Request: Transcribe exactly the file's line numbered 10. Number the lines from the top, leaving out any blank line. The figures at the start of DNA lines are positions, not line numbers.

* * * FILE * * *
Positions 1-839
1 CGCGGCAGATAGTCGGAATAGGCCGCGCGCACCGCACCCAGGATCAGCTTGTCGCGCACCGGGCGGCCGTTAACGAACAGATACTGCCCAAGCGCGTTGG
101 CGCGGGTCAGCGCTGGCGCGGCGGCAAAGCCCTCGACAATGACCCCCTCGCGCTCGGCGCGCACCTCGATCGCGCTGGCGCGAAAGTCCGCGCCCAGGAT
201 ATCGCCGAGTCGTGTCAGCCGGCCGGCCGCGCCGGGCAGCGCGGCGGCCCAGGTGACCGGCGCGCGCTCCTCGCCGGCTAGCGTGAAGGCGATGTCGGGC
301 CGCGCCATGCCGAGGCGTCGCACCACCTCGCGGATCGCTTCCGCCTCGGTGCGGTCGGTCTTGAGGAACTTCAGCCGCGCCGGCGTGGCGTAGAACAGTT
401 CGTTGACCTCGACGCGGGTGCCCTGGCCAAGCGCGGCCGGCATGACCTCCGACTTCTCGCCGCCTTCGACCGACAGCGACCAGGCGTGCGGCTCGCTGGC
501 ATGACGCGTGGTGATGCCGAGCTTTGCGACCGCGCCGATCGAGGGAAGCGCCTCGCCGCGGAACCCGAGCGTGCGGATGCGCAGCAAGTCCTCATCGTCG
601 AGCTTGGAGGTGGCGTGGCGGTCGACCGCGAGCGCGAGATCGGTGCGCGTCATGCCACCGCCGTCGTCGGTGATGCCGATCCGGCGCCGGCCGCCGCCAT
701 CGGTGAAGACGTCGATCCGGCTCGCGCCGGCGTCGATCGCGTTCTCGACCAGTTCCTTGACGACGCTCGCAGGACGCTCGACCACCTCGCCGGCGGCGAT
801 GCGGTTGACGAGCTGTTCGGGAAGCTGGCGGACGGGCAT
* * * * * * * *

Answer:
801 GCGGTTGACGAGCTGTTCGGGAAGCTGGCGGACGGGCAT